A five-member committee entrusted with reviewing the Lands Commission’s Report on Land De-vesting has recommended that all vested lands not occupied by state institutions be returned to their pre-acquisition owners.

The Committee proposed that state entities in occupation and possession of vested lands pay tokens to the pre-vesting owners for continued use of the lands.

The Committee also recommended the formation of a management committee comprised of the Lands Commission, landowners, and users of vested lands to manage the interests of lands with complex acquisition and usage.

The Committee, chaired by Andy Kwame Appiah-Kubi, Member of Parliament for the Asante-Akim North, presented its report to Mr Samuel Abu Jinapor, Minister of Lands and Natural Resources, at a brief ceremony in Accra on Monday.

Other Members of the Committee were: Kumbun-Naa Alhaji Naa Abu Iddrisu II, representing the National House of Chiefs, Dr. Wordsworth Odame-Larbi, representing the Ghana Institute of Surveyors, Mr Dennis Adjei-Dwomoh, representing the Ghana Bar Association, and Mr Maxwell Adu-Nsafoa, the Technical Director for Lands at the Ministry of Lands and Natural Resources.

The Lands Commission, in June 2021, established a twelve-member committee, chaired by Ms Mabel H. Yemidi, the Director of the Public and Vested Lands Management Division of the Lands Commission, to evaluate the status of vested lands, collate the views of the pre-vesting owners, and make recommendations to the President.

Subsequently, Mr Jinapor, in February 2022, set up the Appiah-Kubi Committee to review the Yemidi Committee report, and make recommendations to the Minister on all matters relating to de-vesting, for his review and onward submission to the President.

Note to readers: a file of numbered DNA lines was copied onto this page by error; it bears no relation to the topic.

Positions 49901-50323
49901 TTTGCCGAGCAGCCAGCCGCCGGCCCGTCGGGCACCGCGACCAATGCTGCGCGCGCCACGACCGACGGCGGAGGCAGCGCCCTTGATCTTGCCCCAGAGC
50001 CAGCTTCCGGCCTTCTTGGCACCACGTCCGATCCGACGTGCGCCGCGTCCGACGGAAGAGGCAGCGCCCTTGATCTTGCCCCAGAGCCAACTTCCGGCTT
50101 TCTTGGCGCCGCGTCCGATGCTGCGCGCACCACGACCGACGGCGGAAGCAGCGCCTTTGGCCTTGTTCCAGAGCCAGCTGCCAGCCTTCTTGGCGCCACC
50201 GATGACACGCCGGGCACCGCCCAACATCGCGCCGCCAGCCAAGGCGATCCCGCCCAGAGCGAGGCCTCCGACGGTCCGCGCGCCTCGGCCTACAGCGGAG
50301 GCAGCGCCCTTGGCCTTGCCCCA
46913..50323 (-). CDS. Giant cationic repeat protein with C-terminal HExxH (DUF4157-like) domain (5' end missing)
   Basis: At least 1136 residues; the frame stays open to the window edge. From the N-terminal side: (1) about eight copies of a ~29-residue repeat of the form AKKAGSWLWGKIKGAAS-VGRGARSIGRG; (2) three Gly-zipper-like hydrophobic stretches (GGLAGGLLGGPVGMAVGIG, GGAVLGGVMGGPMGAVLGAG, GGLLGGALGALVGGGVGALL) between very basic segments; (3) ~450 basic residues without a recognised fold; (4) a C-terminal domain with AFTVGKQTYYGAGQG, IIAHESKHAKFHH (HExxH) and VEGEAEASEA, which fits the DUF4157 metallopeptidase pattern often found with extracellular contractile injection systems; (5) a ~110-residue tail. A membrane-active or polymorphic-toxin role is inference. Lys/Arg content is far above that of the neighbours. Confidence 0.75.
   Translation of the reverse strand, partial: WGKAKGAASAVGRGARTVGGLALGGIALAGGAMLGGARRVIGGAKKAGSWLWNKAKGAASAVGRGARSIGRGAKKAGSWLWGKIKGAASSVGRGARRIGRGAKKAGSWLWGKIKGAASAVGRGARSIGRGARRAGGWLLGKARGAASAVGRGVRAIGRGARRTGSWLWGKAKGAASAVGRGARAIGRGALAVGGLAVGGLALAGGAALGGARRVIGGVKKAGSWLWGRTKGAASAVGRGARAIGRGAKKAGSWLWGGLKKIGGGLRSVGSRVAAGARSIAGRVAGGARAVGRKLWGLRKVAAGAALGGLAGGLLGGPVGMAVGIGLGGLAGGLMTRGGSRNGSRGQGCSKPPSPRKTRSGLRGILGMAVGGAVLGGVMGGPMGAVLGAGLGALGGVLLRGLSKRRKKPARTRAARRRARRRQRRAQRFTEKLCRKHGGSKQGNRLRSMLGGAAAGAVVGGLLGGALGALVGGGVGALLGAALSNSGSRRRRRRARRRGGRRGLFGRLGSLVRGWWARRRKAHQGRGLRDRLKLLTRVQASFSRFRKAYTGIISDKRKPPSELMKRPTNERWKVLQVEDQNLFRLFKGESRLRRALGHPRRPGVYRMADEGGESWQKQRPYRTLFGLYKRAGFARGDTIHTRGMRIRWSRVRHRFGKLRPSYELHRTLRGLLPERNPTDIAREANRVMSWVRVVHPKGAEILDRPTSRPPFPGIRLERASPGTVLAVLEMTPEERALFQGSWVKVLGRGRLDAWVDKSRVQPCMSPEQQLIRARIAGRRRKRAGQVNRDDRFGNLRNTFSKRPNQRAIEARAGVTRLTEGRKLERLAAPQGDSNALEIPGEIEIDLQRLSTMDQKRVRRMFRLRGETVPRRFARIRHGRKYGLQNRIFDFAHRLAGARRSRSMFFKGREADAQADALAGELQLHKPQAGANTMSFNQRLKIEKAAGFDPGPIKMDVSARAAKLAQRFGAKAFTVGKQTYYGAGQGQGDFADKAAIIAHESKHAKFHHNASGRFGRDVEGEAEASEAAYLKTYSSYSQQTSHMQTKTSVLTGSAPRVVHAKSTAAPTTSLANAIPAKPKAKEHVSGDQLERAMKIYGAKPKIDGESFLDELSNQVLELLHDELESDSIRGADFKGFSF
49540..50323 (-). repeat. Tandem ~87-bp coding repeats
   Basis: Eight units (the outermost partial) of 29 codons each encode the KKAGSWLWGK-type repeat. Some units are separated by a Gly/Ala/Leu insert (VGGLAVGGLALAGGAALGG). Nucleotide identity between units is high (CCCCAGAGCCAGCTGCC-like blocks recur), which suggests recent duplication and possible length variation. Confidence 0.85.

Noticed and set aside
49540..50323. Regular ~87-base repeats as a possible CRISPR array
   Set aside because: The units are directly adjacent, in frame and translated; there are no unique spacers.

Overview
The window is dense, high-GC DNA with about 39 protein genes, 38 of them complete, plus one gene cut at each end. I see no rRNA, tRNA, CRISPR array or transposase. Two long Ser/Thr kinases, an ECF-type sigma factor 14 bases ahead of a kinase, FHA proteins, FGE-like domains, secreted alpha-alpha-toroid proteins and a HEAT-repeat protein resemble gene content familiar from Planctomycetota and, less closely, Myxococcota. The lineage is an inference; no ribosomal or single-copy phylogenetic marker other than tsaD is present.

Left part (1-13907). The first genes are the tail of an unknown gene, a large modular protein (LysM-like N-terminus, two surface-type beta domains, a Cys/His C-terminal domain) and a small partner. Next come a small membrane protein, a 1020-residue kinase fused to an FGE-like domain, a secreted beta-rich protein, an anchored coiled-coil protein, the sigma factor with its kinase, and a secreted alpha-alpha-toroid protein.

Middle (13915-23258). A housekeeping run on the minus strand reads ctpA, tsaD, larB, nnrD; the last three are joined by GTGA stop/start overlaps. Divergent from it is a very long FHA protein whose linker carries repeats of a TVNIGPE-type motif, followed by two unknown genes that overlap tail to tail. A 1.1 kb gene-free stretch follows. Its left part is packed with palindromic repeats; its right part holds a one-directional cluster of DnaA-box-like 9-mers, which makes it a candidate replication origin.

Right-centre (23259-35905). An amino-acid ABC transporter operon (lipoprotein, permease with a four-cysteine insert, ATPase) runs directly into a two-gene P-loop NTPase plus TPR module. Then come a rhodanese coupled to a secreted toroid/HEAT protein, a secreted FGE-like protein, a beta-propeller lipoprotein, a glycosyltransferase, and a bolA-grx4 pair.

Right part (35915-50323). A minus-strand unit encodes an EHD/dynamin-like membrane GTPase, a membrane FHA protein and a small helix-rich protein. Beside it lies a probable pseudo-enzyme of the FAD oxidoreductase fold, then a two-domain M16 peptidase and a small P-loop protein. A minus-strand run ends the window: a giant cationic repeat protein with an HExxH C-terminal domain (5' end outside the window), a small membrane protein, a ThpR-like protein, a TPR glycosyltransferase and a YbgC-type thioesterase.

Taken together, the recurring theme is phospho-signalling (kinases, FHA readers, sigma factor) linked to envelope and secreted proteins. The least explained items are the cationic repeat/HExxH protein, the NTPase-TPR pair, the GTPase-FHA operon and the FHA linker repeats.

Mr Appiah-Kubi told journalists after presenting the Report that the committee engaged chiefs and pre-acquisition owners whose lands had been vested in the state.

“The chiefs were very magnanimous in agreeing to a peppercorn contract on those state properties which require that the state will have to only just pay token for its continuous use of such lands and in effect the chiefs have agreed to grant such lands to the various state institutions that are in occupation and possession of such lands.

“Beyond that the committee recommends that all other vested lands be de-vested back to the pre-acquisition owners,” he said.

Mr Appiah Kubi said the committee encountered multiple claims including lands in the Prampram areas and thus could not offer conclusive recommendations on those lands.

“We have asked the Minister for leave to be able to go back into such situations and manage the multiple claims to be able to resolve the issue of who is the legitimate owner of that land,” he said.

Mr Jinapor said the issue of vested lands was a matter of concern for traditional authorities and gave an assurance that the issue would be addressed “once and for all” following the presentation of the report.

“This Report will guide the Government in dealing with the issue of vested lands. I will look at it and make recommendations to the President.

“In the not-too-distant future, the long-standing issue of vested lands will be dealt with once and for all,” the Minister said.


The Stool Lands (Validation of Legislation) Act, 1959, the Stool Lands Act, 1960 (Act 27) and the Administration of Lands Act 1962, (Act 123), empowered the President to vest stool lands in himself and that was extended to the whole country.

Section 7 of Act 123, for example, empowered the President, to, by Executive Instrument, declare any stool land to be vested in the President in trust, if it appeared to the President to be in the public interest.

However, following the passage of the 1992 Constitution, the vesting regime changed. Per article 257(3) and (4) of the Constitution, all northern territories lands, which were vested in the President, were de-vested, and same vested in the appropriate Skins.

Article 267(1) of the Constitution also vested all stool lands “in the appropriate stool on behalf of and in trust for the subjects of the stool in accordance with customary law and usage.”

Subsequently, the Land Act, 2020 (Act 1036) enjoined the Lands Commission, to begin the process of evaluating all existing vested lands with the view to recommending to the President, the de-vesting of those lands within six months of the coming into force of this Act.

Consequently, the Lands Commission, in June 2021, established the Yemidi, Committee to investigate vested lands and make recommendations to the President.

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